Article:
If you’ve ever wished you could watch a wrecking ball go wild inside a convenience store, here’s your chance. A crowd gathered outside the former 4949 C-store at the corner of Bissonnet and Shepherd over the weekend to watch artist Trey Duvall’s kinetic demolition installation in action. The installation features wrecking balls connected to computer-controlled motors mounted on the ceiling wreaking havoc on what remains of the interior. Or, as Duvall puts it, “Two high-torque mechanized double pendulums . . . impact shelving systems, soda machines, retail racks, drink coolers, and walls to create an evolving and unpredictable landscape of detritus.”
If you can’t stop by for your own personal evening viewing of any portion of the 15-day-long endeavor (it’ll be in action through October 6), there’ll be live-streamed video of the action available online. You can watch nightly from 6 to 9 pm from a link on the project website.
This video by Duvall shows some of the first blows:
The ribbed tank hiding behind the track excavator in the north-facing shot above will soon be going completely underground, per current plans at the corner of Durhill St. and Buffalo Spdwy. First Stop Food Store, the current occupant of the retail shell on the property, sits right across Buffalo Spdwy. from one of the 2 planned senior living facilities in the vicinity — that property is just out of the frame to the right, while one of the houses in the Pemberton Circle gated townhome cluster can be seen peeking over the fence on the left.
The 1950s convenience store building and property itself changed hands early last year. Here’s a shot from July, a few happy months before the parking lot breakup seen above:
The land at the northeast corner of Shepherd Dr. and Bissonnet St. (not far down the street from closing-this-weekendKay’s Lounge) has been sold to an entity using the La Porte corporate address of traditionally freeway-huggingGringo’s Mexican Kitchen. The mid-1980s convenience store (formerly a Sunrise Grocery) and its 0.35 acre property were put on the market at the start of the summer; the sale closed a little over 2 weeks ago. Word through the NextDoor grapevine is that the building won’t be a Gringo’s, but might be replaced with a 3-story retail-office-space combo once the convenience store’s lease runs out around Halloween.
Tank up and get your real fruit smoothies and other convenience store Kicks while you still can at this ConocoPhillips service station and market at the corner of N. Eldridge Pkwy. and Dairy Ashford Rd., just north of the Omni Hotel Westside and just west of the petrochemical giant’s 62-acre Energy Corridor corporate campus.
In the tragically out-of-print The Last American City: An Intrepid Walker’s Guide to Houston, magazine writer and editor and Rice German professor Douglas Milburn took a break from his bipedal tours of Montrose, the Galleria, downtown and the Med Center to share his hard-won, footsore knowledge of Houston’s finest convenience stores, circa 1979.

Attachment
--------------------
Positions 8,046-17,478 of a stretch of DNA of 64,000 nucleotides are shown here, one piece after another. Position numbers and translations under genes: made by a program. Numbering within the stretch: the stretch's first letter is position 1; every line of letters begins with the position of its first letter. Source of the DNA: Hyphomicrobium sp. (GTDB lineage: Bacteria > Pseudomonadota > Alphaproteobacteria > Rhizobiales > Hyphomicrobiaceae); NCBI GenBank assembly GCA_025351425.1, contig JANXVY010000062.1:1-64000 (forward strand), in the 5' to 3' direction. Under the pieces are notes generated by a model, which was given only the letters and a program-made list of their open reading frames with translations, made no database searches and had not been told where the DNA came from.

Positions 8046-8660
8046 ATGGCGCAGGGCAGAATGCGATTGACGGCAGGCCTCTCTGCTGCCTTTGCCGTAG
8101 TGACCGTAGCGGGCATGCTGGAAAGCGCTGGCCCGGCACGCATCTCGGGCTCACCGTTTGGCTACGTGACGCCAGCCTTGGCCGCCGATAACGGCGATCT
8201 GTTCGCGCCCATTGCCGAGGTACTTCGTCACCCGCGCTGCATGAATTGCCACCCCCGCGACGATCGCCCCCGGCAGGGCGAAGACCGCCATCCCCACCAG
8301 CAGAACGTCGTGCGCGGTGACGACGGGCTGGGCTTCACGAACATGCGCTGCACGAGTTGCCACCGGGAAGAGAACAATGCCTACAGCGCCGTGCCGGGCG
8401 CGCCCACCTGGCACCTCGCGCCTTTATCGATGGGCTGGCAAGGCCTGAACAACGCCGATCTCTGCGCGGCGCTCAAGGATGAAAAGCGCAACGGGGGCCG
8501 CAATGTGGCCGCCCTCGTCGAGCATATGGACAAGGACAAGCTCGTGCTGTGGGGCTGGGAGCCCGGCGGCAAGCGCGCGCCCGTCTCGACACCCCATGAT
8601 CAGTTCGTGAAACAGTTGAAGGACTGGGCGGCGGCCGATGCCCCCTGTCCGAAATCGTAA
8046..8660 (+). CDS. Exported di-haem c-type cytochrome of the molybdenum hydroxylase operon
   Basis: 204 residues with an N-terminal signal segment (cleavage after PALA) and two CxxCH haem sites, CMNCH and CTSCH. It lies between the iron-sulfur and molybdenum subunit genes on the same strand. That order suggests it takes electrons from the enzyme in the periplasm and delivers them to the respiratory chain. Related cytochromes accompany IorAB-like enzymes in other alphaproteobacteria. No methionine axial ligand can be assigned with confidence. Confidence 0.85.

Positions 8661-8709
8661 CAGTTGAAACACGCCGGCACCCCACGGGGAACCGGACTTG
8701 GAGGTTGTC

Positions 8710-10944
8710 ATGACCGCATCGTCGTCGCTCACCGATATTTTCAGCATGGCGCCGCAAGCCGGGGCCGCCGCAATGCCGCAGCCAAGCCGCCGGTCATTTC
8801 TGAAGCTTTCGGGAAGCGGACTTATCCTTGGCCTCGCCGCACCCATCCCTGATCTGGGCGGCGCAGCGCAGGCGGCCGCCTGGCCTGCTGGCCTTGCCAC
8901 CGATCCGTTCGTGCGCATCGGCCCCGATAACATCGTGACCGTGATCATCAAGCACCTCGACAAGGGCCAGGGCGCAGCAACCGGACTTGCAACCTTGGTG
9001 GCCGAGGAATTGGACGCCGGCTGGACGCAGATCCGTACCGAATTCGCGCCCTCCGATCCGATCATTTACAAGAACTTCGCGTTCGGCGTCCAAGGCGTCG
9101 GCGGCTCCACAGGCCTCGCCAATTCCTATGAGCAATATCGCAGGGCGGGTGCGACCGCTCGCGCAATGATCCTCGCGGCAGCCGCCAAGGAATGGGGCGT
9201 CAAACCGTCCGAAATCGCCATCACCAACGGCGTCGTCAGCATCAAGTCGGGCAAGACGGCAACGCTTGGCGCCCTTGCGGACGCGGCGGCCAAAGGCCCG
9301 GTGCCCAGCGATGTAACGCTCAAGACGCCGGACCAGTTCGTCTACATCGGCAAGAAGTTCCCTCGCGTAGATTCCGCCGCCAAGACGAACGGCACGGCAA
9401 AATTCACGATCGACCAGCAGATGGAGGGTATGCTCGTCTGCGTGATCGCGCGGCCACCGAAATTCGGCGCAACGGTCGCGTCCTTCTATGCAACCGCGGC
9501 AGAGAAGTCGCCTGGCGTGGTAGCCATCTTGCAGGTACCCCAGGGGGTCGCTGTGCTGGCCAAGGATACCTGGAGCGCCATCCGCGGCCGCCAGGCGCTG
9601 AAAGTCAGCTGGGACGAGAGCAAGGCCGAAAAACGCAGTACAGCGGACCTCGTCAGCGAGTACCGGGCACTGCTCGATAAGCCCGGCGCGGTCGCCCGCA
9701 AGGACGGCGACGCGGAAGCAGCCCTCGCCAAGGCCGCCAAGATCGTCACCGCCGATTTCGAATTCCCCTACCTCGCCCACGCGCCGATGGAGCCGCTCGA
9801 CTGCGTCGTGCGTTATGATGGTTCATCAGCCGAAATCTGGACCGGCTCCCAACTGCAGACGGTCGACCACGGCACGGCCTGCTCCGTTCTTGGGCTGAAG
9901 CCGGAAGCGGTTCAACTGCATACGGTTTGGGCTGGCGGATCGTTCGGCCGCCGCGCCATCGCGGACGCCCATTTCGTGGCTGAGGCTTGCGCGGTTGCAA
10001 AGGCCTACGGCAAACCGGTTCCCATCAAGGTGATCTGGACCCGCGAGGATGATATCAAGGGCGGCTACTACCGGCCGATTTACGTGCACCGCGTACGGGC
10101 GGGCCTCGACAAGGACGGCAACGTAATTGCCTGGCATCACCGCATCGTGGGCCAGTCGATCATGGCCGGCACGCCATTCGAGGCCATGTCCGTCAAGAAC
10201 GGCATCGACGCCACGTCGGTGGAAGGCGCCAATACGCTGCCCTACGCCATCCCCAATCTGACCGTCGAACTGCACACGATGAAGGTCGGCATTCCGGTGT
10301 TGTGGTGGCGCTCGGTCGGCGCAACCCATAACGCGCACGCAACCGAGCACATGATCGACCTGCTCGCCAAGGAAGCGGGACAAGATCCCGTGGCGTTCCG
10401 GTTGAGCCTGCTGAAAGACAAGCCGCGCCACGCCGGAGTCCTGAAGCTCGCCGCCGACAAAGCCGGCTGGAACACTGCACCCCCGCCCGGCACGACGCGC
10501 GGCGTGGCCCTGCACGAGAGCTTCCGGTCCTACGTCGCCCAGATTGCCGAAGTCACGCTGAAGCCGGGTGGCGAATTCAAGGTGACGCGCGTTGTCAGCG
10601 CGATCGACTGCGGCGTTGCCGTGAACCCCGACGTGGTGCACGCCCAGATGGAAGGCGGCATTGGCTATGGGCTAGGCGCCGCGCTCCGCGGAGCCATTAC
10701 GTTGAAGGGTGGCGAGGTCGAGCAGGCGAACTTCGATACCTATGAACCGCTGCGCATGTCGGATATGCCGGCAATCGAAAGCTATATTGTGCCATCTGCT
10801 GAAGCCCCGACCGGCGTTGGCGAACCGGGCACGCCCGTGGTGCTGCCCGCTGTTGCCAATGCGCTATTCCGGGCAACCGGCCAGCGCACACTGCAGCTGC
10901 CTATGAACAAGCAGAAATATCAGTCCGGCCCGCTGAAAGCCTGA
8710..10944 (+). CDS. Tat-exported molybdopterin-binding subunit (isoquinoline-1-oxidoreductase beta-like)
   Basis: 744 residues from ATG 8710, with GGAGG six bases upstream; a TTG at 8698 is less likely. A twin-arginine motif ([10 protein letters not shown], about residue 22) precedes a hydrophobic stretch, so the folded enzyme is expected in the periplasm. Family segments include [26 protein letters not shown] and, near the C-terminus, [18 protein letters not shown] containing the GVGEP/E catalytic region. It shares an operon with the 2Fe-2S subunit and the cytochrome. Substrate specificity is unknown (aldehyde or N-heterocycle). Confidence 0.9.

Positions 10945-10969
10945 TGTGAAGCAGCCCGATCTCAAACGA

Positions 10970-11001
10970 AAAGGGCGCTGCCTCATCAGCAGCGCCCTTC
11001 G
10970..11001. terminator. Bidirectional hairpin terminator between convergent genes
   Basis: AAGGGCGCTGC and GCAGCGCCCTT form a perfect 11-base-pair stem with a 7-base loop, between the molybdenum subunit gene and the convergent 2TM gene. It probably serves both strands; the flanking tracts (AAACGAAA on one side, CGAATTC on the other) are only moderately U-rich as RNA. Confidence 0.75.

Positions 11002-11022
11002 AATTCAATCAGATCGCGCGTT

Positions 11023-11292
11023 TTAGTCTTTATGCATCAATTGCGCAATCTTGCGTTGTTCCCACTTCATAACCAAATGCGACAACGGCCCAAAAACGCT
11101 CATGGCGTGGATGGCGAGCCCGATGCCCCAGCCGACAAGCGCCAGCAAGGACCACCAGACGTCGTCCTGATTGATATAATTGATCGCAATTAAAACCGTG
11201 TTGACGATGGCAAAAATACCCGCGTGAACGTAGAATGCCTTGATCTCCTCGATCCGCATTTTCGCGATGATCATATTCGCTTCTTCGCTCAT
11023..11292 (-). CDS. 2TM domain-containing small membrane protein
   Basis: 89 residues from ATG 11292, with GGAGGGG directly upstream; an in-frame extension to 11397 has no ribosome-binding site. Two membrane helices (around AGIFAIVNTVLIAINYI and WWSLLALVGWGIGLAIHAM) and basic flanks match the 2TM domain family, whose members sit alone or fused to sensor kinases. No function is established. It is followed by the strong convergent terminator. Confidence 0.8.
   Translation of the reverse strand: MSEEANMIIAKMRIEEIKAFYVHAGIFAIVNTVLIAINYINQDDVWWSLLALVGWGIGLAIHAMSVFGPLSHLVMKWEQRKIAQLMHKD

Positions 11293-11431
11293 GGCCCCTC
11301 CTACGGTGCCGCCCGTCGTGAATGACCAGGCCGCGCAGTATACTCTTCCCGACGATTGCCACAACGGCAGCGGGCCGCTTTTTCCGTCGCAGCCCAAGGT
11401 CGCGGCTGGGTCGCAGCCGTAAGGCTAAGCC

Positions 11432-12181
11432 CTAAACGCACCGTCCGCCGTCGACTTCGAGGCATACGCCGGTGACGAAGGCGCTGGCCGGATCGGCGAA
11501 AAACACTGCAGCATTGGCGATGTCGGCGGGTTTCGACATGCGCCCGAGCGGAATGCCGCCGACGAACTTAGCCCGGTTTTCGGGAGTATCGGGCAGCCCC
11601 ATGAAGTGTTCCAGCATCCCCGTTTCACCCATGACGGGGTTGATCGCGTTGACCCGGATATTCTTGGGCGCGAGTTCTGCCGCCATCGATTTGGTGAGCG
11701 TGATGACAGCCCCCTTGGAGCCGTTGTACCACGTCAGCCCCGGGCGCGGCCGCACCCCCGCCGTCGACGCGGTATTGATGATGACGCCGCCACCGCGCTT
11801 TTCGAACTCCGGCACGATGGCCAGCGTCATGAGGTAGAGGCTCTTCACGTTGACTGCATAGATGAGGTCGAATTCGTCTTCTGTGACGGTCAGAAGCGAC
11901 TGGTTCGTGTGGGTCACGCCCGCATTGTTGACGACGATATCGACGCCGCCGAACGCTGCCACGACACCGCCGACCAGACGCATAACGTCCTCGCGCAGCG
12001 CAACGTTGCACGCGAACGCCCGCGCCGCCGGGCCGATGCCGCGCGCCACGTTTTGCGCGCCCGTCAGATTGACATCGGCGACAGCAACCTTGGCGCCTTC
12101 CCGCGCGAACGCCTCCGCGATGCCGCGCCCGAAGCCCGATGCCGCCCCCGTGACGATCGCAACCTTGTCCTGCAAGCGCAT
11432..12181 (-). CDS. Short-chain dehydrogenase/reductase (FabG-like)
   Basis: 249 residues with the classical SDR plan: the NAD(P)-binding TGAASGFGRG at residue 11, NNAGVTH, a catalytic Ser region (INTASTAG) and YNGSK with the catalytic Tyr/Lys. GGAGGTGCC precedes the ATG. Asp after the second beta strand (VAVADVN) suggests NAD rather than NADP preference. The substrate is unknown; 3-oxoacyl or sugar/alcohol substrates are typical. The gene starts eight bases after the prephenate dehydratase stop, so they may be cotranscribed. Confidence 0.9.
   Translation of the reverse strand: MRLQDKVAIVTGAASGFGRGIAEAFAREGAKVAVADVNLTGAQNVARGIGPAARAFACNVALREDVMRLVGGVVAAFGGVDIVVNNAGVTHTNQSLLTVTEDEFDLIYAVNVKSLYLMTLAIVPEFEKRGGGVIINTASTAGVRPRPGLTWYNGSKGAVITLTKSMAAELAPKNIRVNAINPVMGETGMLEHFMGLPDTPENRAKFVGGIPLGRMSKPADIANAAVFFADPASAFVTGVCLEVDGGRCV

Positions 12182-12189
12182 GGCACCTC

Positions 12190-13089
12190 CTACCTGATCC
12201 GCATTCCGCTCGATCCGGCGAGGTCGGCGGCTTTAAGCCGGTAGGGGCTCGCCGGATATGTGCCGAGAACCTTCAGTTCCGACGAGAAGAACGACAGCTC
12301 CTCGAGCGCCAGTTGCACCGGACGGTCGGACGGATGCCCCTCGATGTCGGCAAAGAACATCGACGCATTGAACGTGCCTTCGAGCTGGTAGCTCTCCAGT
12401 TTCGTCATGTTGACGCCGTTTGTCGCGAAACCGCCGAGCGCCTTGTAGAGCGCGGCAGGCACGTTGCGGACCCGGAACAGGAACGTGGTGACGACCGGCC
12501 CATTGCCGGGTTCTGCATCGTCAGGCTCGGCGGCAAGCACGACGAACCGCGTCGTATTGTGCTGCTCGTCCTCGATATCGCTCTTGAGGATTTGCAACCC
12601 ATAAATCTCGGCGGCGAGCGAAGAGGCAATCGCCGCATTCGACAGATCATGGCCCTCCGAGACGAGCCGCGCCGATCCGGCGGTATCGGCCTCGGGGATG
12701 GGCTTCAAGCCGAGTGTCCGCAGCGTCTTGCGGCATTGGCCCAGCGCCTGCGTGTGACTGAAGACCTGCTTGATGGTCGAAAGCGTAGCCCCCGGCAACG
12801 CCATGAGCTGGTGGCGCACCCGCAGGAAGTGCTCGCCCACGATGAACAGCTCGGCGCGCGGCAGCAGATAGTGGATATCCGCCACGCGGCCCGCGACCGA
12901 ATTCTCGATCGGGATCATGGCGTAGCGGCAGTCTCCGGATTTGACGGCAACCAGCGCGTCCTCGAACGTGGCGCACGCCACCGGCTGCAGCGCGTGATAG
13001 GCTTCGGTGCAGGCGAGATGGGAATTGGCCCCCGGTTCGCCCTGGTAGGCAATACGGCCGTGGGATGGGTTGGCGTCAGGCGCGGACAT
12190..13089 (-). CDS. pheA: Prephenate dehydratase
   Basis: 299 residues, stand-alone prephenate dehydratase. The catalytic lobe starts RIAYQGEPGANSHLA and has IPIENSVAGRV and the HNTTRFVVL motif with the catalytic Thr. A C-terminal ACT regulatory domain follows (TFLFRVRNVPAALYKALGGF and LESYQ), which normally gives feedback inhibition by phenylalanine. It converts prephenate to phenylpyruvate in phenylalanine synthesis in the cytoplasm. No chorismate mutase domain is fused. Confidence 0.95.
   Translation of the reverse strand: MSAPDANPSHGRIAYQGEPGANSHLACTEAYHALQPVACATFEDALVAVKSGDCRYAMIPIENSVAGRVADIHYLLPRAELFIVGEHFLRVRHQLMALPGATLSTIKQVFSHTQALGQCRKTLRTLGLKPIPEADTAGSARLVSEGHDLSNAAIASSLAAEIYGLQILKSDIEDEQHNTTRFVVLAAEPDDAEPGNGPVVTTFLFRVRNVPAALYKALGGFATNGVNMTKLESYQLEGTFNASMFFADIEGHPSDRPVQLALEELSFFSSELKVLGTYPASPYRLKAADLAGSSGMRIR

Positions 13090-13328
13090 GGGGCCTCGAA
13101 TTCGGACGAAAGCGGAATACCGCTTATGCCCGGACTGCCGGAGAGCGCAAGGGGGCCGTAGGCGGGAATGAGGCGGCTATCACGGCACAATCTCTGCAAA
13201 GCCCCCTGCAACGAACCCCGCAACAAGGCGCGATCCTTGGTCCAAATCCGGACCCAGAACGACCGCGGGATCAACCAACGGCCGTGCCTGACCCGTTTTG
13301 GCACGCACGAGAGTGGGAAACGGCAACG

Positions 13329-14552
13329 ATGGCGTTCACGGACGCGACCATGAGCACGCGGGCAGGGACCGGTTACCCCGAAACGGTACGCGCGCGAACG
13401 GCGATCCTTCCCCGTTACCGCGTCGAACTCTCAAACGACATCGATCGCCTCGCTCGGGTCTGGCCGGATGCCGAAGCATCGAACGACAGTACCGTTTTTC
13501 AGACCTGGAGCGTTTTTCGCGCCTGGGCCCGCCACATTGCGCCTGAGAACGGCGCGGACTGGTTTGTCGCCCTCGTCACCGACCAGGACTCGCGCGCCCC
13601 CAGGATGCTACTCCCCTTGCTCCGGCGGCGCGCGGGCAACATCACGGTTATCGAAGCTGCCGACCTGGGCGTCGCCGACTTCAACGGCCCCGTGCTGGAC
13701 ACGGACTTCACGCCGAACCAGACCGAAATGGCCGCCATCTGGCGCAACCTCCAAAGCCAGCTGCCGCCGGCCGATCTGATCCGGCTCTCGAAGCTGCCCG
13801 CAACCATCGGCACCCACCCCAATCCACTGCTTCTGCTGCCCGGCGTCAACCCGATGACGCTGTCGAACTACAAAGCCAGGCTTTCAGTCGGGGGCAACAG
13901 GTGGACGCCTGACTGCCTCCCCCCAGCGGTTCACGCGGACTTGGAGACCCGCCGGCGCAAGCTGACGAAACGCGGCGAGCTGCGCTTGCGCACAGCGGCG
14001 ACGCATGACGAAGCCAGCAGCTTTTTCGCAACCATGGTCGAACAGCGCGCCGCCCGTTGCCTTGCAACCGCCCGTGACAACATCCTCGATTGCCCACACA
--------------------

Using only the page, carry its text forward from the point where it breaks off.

It was a propitious moment for the convenience store concept; gas stations had yet to erode their share of the quick and easy food and drinks market, so Milburn had plenty to choose from, not least, from among dozens of U-Tote’Ms.
Guided by Leroy Melcher, U-Tote’M was arguably Houston’s most beloved homegrown convenience store chain, albeit one bearing a name and totem pole imagery that would be considered wildly offensive by today’s standards.
Here come more billboard double entendres: The Baytown Sun reports that Buc-ee’s is building a big ’un on the I-10 feeder and John Martin Rd. later this year. And, apparently, the proposed 60,000-sq.-ft. convenience store, gas station, and jerky trafficker will get top billing: Part of the deal — a Chapter 380 Agreement — involves a waived height restriction for the store’s beaver beacon, so Buc-ee’s can raise one 100 ft. into the air. In return, Baytown will get a bit of room to put its own name up there too. (This will be the first time, the Sun reports, that Buc-ee’s will share its sign.) The store’s planned for about 18 acres on the southwest corner of John Martin Rd. and I-10 near the San Jacinto Mall. The Sun reports that it’s expected to open in 2014.
Montrose all-star convenience store Pak’s has been hit by the same pair of robbers 5 times in the last 8 months. And now it’s been remodeled, with an eye on security. The cashier area is now surrounded by glass, and a new wall adjacent to it now extends from the front to the back, closing off one side of the store, Swamplot photographer Candace Garcia reports. Behind that wall is a mysterious black box, measuring maybe 500 sq. ft. that’s visible to the street. What’s going in there? An owner confirms to Garcia it’s a new lease space, though no tenant has been identified yet.
A reader reports that the long-shuttered and fallow former Target store on the northbound 59 feeder just north of Bellaire Blvd. (and across the freeway from the Sharpstown Mall) will finally be used for something productive — though it’s “probably not the kind of use the Greater Sharpstown Management District had in mind.” What’s that?
The new owner, Golden Sharpstown Inc, is reportedly in the process of turning the 160,000 square foot building into the new home of Texas Jasmine, “the leading wholesaler for C-Store Owners.” (That’s Convenience Store, for the uninitiated.) Texas Jasmine is out of space at their old location [at 7800 Harwin near Fondren, pictured above], and does a thriving business supplying gas stations and convenience stores throughout Houston with everything from dill pickles-in-a-bag to pipe tobacco.
Well, who doesn’t need a dill pickle in a bag now and then? How convenient for the convenience-store owners, no?